The report, written by Consumer Edge analysts Robert Dickerson and Sean King, notes that Kellogg has outperformed competitors in cold cereals this year “partly due to increased innovation, but also due to easier year-on-year comparisons [it recalled several breakfast cereals in 2010 due to off-flavors from packaging liners]".
But it added: “Over the past two months, however, Kellogg has once again drifted below private label and General Mills in dollar and volume sales growth terms [according to IRI data for US food, drug and mass merchandise channels excluding Walmart].”
On its third quarter earnings call last month, Kellogg chief executive John Bryant faced tough questions about his recent admission that bosses had cut too many staff in the US plants and sweated assets too hard.
But aggressive cost cutting and buying back more shares in a bid to manage earnings growth “were the effects of weakening fundamentals, not the cause”, claimed the Consumer Edge analysts.
“Basically, try to circumvent cash flow growth deceleration due to long-term weakness in the business by cutting costs, keeping capex low, and buying back shares, is a strategy that can lead to higher earnings per share growth, but usually doesn’t end well.”
Cold cereals category continues to underperform
Meanwhile, the cold cereal category that Kellogg dominates has continued to underperform relative to the overall US food retail market, and more specifically compared with the frozen breakfast, yogurt, and snack bar categories, they added.
“With North American cereal accounting for about 35% of North American and 25% of total-company revenue and Kellogg being the category’s captain, we find the pressure in the category to be a key driver in Kellogg’s weakness over the past three years.”
Moreover, while Kellogg had been steadily cutting stock keeping units to give more space to its top sellers, its big brands were not growing fast enough, they claimed.
“Kellogg has to innovate more, as its legacy brands aren’t growing and other smaller brands are being rationalized.”
To add to the challenges, the brands that were proving more successful were typically the more sugary varieties that were being targeted by health lobby groups and government crackdowns on marketing towards kids, they noted.
However, other commentators are more positive about Kellogg’s prospects, with Tim Begany, a contributor to financial research and publishing firm StreetAuthority yesterday urging investors to take a second look at Kellogg stock.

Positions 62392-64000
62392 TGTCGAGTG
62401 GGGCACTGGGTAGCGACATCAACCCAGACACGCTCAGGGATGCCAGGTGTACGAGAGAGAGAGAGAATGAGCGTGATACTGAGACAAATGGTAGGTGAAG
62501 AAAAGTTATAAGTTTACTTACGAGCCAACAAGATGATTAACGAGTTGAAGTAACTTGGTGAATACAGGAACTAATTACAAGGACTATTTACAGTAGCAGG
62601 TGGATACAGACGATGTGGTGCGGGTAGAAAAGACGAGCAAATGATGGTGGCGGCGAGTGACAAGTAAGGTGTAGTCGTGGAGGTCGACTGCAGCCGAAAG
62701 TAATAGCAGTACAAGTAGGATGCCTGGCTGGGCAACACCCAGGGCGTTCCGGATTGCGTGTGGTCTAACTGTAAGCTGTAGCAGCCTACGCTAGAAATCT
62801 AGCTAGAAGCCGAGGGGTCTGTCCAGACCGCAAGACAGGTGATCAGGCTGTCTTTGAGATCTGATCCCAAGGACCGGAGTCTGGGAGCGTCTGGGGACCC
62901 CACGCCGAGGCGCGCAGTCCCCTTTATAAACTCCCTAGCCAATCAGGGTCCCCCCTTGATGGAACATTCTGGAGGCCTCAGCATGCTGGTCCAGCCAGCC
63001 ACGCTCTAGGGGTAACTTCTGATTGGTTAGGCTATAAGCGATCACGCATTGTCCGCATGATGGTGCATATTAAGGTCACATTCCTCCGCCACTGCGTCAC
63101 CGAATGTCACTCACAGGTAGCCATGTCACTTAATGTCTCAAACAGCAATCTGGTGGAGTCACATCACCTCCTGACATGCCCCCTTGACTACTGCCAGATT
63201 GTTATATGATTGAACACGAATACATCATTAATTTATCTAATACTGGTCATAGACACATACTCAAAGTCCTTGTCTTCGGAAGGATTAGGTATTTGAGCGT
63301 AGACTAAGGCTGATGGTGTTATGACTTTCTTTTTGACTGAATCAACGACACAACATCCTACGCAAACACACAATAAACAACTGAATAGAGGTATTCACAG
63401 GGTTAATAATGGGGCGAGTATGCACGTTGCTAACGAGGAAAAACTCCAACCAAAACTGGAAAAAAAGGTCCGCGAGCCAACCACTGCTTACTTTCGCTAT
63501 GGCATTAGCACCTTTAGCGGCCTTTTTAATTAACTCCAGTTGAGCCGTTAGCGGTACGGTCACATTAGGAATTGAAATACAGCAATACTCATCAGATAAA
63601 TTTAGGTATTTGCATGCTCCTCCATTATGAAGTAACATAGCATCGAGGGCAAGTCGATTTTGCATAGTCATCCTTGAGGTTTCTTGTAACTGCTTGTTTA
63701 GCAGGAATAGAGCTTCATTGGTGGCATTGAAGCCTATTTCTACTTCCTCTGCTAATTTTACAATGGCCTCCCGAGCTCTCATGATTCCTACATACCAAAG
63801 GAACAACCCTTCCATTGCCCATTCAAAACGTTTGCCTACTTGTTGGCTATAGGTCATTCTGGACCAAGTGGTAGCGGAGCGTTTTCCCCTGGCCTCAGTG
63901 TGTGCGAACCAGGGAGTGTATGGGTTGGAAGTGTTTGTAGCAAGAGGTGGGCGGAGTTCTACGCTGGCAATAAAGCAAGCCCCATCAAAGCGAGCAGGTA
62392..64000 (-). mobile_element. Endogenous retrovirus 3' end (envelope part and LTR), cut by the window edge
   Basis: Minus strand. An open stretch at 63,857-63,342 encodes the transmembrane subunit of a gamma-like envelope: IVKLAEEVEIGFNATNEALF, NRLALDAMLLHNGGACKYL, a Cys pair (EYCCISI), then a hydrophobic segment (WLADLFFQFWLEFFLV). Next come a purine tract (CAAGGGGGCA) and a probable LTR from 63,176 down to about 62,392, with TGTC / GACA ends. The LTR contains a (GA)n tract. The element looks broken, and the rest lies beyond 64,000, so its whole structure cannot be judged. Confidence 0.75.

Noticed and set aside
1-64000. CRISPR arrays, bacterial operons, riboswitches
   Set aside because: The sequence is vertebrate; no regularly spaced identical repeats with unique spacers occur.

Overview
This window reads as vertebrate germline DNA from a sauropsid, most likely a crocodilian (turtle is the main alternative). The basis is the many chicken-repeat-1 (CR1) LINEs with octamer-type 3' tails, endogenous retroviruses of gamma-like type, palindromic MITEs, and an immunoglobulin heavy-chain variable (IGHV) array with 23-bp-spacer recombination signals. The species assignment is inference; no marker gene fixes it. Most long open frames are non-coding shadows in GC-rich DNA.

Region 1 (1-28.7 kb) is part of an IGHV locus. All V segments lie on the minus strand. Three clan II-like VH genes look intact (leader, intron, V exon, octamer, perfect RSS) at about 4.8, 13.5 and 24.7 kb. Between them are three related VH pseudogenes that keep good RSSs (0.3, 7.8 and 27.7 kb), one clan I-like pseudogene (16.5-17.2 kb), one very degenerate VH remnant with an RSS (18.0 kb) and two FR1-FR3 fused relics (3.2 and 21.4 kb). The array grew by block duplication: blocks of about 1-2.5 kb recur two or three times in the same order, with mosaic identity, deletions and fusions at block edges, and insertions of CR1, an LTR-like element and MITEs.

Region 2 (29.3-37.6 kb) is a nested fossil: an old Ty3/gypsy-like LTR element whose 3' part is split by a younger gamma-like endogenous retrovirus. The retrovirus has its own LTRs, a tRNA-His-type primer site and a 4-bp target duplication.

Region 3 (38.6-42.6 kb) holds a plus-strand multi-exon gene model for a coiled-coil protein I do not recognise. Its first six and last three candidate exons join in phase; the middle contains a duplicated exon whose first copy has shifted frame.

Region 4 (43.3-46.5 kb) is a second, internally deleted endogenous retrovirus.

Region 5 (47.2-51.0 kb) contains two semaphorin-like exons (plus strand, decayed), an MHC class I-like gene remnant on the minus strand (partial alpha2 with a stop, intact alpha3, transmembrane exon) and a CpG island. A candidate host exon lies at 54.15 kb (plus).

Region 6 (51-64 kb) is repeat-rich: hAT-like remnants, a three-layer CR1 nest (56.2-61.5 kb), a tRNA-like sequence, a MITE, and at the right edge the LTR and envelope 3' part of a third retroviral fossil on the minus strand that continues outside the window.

Recent moves into emerging markets through the acquisition of Chinese cookie maker Zhenghang Food Co and Russian snacks and cereals firm United Bakers Group were particularly encouraging, he said.
“I find it very encouraging that Kellogg has been getting into emerging markets, since most economists will tell you that's where the real growth opportunities are.”
Q3 results: ‘The more rocks that are turned over, there’s more ugly stuff underneath’
Kellogg boss John Bryant faced a grilling from analysts on the Q3 earnings call last month, with Deutsche Bank analyst Eric R. Katzman observing that “it seems like the more rocks that are turned over, there's more ugly stuff underneath… it's amazing that a company like Kellogg with its reputation is actually going through this.”
Bryant agreed mistakes had been made - “we did cut too many people from our facilities… and we probably worked the assets a bit too hard” – but said he remained confident about the firm’s prospects in the US cold cereals sector.
Bryant: Long term growth prospects
He added: “There are lots of reasons to believe that [the US cereals] category can continue to grow. There's an aging population trend here and older people eat more cereal than younger people.
"There's an opportunity to drive cereal consumption outside the breakfast occasion. And some of the trends right now, like Greek yogurt… can be complementary to cereal....”
Kashi could be more of a growth engine
Asked about the performance of the Kashi cereal brand, he said: “I think Kashi has an opportunity to get back to be more of an engine. I think we need to pick up the rate of innovation on the Kashi business."